Patrick Byrnes: MTV was always about annual tentpole events like the Video Music Awards and Spring Break. Somebody thought an annual celebrity softball event would be attractive to sponsors.

Mitchell Kozuchowski: I think it came from [former MTV executives] Joel Gallen and Doug Herzog, who is now head of programming at Comedy Central.

Jaleel White, Mark Wahlberg and Will Smith, 1991 / Image via Getty Images / Jeff Kravitz / FilmMagic

Filmed in January 1990 at USC’s Dedeaux Field, the First Annual Rock N’ Jock Diamond Derby matched Sam Kinison’s Aardvarks against the Salamanders, coached by Van Halen’s Sammy Hagar. The rosters were a mix of future Hall of Famers (Eddie Murray, Barry Larkin), alleged steroids cheats (Mark McGwire, Rafael Palmeiro), actors (Keanu Reeves, Holly Robinson), rappers (Tone Loc, MC Hammer), Bud Bundy, Bobby Brady, a slew of hair metal acts, and one of the biggest movie stars in the world, Kevin Costner.

Rick Krim: It wasn’t hard to book. We wanted the right stars—guys who didn’t feel forced to be there and guys impressed to be around the baseball players.

Byrnes: Costner was a big get. He had been in both Field of Dreams and Bull Durham, two huge baseball movies, and was the most obvious booking. It legitimized everything.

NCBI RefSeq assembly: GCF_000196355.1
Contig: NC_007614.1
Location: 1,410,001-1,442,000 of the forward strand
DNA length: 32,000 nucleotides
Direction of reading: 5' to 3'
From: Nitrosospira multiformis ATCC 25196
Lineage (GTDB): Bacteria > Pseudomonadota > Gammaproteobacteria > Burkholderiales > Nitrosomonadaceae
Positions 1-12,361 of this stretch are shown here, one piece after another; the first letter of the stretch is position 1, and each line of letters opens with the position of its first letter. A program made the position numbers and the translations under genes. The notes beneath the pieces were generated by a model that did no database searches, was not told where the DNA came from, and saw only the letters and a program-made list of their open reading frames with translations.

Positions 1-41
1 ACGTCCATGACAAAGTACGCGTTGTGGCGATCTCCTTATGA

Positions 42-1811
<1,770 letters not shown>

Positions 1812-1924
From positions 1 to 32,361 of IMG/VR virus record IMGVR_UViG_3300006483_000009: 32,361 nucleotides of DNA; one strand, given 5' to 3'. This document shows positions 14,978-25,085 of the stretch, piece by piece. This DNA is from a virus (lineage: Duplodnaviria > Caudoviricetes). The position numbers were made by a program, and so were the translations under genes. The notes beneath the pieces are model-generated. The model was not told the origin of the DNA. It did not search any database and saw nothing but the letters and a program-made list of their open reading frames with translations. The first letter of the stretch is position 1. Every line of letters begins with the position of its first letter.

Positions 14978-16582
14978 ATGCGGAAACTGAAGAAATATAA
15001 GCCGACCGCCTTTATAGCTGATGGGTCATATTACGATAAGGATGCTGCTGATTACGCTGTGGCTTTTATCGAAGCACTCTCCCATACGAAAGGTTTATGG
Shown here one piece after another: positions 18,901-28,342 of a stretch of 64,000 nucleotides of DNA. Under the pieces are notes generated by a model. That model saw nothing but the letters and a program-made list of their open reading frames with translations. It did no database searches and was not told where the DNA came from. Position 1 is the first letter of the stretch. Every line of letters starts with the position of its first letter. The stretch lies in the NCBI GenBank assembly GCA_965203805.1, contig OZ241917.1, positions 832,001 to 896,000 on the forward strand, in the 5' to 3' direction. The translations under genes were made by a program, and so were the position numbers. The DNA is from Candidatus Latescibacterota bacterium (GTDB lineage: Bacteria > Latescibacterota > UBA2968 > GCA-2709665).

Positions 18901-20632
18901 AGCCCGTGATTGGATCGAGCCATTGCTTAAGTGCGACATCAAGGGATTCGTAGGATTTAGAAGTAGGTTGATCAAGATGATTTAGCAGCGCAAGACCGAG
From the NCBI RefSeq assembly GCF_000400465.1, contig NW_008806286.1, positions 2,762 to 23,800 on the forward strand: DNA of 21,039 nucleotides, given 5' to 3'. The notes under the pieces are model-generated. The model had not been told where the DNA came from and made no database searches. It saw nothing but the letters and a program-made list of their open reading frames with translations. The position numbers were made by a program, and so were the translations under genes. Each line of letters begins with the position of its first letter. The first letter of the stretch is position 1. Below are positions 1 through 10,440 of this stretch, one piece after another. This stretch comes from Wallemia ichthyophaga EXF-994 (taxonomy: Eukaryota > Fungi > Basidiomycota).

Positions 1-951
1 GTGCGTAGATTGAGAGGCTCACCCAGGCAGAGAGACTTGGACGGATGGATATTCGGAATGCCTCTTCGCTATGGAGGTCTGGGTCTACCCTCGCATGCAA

Krim: Costner made everything stop. He walked onto the field and everyone stopped what they were doing to watch.

Byrnes: My first meeting with Costner took place in the locker room while he was taking off his pants. I pitched him a comedy bit. We wanted him to step into the batter’s box and pretend like he’s hearing the voice from Field of Dreams. Well, he was into it. He was also into the game. I guess when you’re Kevin Costner, you don’t want to look like an idiot out there. He looked like he had some skills.

Krim: It took a lot longer than a regular game. Some guys got restless and antsy.

Kevin Seal: All I remember about the first game is looking across the outfield and Keanu Reeves is standing there perfectly still just like a plant, just perfectly still. I thought it was some kind of meditative practice. He seemed to be perfectly present in the sun. All that existed for him was that moment.

Byrnes: Keanu didn’t know the rules. He yelled, “I’m a Canadian,” after getting tagged out.

Austin: The first Rock N’ Jock was a big hit. It helped expand everyone’s mind at MTV as to what you could do on the channel—that it doesn’t always have to be programming about music with only MTV talent, and that there is a place for sports.

Byrnes: The thing that kicked off MTV Sports was the first Rock N’ Jock. Coming off that, everyone pretty much knew we hit a home run. Then the game became, OK, how do we expand it? The next year we did hoops.